How is Liquor advertising regulated on television?
Liquor advertising has stricter controls on it than many other forms of advertising on television. While all advertising is bound by the Codes of Advertising Practice, liquor advertising must also comply with The Code for Advertising Liquor, which has a number of key principles:
- Shall not conflict with the need for responsibility and moderation in consumption
- Shall observe a high standard of social responsibility
- Shall not depict any unsafe practices
- Shall not have appeal to minors
- Shall only be shown on television between 8.30pm and 6.00am.
- Shall not use identifiable heroes of the young
- Sponsorship advertisements must primarily promote the sponsored activity.
The Liquor Advertising Pre-Vetting system (LAPS) previews liquor advertising and approves it in relation to its compliance with the Codes. Advertising material is pre-vetted at the concept stage so that any required changes can be made, and then the finished advertising receives a LAPS approval number before it goes to the media.
The LAPS system is administered by the Association of New Zealand Advertisers (ANZA), and more information is available at www.anza.co.nz.
Every five years there is a formal review of the Codes for Advertising Liquor, the last review was undertaken in July 2003. The Advertising Standards Authority (ASA) is responsible for coordinating the review. The review panel of public and industry members was chaired by Sir Michael Hardie Boyes.
The recommendations of the review panel were to strengthen and clarify some aspects of the Code, in particular they lifted the standards by adding a new principle that liquor advertising must observe a high standard of social responsibility. They also relaxed the curfew on screening liquor advertisements on television, moving it from 9.00pm to 8.30pm.
The complaints process for liquor advertising works in the same way as for other types of advertising, with complaints directed to the ASCB for consideration. Those advertisements that are not compliant with the Code are upheld, and the advertising is withdrawn.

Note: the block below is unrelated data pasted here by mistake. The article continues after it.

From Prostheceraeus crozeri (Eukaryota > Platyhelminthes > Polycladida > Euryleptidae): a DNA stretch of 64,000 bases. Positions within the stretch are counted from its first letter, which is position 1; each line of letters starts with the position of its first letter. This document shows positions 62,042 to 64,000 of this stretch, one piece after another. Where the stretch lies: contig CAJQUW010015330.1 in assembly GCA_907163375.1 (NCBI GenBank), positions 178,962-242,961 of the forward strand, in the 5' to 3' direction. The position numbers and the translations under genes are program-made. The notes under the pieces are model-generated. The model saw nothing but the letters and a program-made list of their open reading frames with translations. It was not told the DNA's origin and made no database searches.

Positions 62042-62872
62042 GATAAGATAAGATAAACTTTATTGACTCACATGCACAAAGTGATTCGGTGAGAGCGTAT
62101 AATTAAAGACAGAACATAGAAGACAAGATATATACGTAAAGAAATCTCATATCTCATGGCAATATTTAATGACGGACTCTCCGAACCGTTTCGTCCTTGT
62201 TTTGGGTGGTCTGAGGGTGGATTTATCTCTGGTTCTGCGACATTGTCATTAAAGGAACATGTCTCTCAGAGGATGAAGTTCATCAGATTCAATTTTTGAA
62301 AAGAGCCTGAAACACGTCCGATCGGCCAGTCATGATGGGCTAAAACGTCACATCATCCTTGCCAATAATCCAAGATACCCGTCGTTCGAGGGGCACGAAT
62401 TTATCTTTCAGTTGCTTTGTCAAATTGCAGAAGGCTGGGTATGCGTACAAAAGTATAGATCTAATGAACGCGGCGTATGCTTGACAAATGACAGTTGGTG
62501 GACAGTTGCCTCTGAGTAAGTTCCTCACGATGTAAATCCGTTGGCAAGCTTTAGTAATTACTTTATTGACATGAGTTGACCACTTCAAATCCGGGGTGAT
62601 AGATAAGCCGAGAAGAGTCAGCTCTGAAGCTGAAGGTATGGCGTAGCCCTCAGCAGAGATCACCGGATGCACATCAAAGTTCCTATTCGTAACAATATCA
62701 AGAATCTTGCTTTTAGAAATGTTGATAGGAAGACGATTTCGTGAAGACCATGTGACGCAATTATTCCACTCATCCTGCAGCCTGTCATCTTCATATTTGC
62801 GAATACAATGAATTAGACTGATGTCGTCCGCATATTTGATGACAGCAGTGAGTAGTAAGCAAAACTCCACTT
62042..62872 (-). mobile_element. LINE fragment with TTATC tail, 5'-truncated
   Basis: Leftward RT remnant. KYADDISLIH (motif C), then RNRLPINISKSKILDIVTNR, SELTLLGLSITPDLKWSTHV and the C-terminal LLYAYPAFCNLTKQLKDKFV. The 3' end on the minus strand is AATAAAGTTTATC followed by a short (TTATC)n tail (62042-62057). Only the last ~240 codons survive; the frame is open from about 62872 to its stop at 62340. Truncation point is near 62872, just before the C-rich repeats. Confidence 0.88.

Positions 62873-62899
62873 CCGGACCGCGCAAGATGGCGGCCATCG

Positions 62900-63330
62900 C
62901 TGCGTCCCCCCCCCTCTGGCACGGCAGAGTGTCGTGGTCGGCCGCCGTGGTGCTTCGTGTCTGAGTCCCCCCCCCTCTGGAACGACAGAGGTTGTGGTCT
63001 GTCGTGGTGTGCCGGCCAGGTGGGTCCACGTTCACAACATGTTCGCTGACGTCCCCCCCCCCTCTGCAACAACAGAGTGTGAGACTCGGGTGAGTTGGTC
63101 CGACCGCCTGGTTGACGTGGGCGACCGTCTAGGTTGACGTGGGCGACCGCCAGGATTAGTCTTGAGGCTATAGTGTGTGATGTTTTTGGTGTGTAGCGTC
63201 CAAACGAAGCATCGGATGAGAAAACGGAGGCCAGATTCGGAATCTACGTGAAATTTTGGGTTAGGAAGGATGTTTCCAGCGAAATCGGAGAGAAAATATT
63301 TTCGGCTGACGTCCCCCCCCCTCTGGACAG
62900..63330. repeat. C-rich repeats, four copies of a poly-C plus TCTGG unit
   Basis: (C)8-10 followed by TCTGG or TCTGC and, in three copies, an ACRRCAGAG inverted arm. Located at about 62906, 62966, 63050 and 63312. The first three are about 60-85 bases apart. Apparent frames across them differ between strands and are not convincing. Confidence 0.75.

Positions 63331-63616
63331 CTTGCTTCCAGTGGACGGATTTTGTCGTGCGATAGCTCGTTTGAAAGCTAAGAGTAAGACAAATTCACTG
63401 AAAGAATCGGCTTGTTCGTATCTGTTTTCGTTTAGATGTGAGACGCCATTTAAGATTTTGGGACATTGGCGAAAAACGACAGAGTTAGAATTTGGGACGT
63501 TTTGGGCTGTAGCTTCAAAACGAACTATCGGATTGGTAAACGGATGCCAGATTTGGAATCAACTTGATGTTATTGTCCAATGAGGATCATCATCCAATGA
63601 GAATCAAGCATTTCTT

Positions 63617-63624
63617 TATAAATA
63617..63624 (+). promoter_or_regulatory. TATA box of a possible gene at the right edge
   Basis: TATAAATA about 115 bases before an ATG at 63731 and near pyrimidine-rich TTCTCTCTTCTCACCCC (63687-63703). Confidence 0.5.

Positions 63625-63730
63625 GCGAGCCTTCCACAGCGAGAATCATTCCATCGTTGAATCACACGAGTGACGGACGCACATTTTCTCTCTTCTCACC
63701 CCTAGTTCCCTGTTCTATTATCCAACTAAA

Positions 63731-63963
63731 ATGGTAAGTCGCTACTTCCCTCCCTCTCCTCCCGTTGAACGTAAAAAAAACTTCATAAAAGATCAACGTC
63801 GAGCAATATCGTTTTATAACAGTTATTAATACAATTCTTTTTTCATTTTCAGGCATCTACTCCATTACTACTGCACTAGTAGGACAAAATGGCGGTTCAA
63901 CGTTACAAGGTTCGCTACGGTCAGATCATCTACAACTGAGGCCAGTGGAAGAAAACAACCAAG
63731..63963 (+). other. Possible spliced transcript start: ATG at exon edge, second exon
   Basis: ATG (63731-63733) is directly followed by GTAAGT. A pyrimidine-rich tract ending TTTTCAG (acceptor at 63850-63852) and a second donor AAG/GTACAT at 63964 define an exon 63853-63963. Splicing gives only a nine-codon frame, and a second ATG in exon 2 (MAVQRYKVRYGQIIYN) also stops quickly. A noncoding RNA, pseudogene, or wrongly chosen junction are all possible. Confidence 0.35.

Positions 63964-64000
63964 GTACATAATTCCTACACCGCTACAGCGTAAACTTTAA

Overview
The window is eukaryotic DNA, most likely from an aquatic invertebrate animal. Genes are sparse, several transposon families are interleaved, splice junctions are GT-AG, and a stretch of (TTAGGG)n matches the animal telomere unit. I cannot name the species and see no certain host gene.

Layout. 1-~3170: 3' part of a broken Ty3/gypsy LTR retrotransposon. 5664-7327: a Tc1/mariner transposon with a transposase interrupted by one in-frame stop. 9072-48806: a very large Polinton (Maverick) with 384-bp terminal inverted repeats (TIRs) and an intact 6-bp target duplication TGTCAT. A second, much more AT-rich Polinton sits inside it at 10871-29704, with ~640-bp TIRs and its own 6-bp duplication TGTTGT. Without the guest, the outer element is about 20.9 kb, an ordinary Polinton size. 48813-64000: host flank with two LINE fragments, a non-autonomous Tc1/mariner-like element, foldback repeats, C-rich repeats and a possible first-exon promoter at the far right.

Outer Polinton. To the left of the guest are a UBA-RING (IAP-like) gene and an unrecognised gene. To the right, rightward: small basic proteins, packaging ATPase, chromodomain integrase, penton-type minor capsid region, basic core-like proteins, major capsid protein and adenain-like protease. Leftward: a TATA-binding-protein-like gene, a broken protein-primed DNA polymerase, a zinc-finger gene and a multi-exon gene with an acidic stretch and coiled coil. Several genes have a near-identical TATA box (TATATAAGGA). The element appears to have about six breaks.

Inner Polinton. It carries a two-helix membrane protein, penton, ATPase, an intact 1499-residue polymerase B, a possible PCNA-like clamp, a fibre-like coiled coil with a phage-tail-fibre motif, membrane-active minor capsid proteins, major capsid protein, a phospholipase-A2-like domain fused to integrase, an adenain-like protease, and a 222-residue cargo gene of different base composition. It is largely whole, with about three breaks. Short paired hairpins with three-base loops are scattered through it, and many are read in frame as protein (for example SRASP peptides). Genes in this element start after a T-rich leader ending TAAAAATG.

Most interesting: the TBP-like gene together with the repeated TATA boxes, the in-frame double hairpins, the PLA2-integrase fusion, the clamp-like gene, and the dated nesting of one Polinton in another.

There has recently been a lot of concern about child obesity. Does television have a role in this debate?
The concern has focused on a number of issues including lack of exercise and poor diet. Television advertising of food has also received attention, although the link between the advertising of food and poor eating habits is not well researched.
The current regulations prevent advertisers from promoting the health benefits of "good" food. If health claims were allowed for advertising food products, the Advertising Standards Authority could set up rules to ensure that only authentic claims were being made.
In New Zealand we already have detailed rules set by the ASA and the television broadcasters to regulate food advertising on television. If health claims could be made as well, New Zealand would have a world-leading regulatory framework for food advertising. Standards cover all foods, whether it is treat food, such as candy bars, or breakfast cereals or other food related advertisements such as supermarkets.
Authority codes of practice ensure that proper advertising standards are maintained. Not only must advertising comply with the law, but must also truthful and socially responsible, and not misleading or deceptive.
The codes relevant to food advertising are the advertising code of ethics, the code for advertising to children, and the code for advertising of food.
The code for advertising to children recognizes the special characteristics of that audience. It acknowledges that children are entitled to certain rights and protection under the United Nations Convention on the Rights of the Child. The code is designed to ensure that advertising to children will be conducted in a manner which is socially responsible and does not mislead or deceive. Special care needs to be taken in advertising to younger children, particularly those under 8.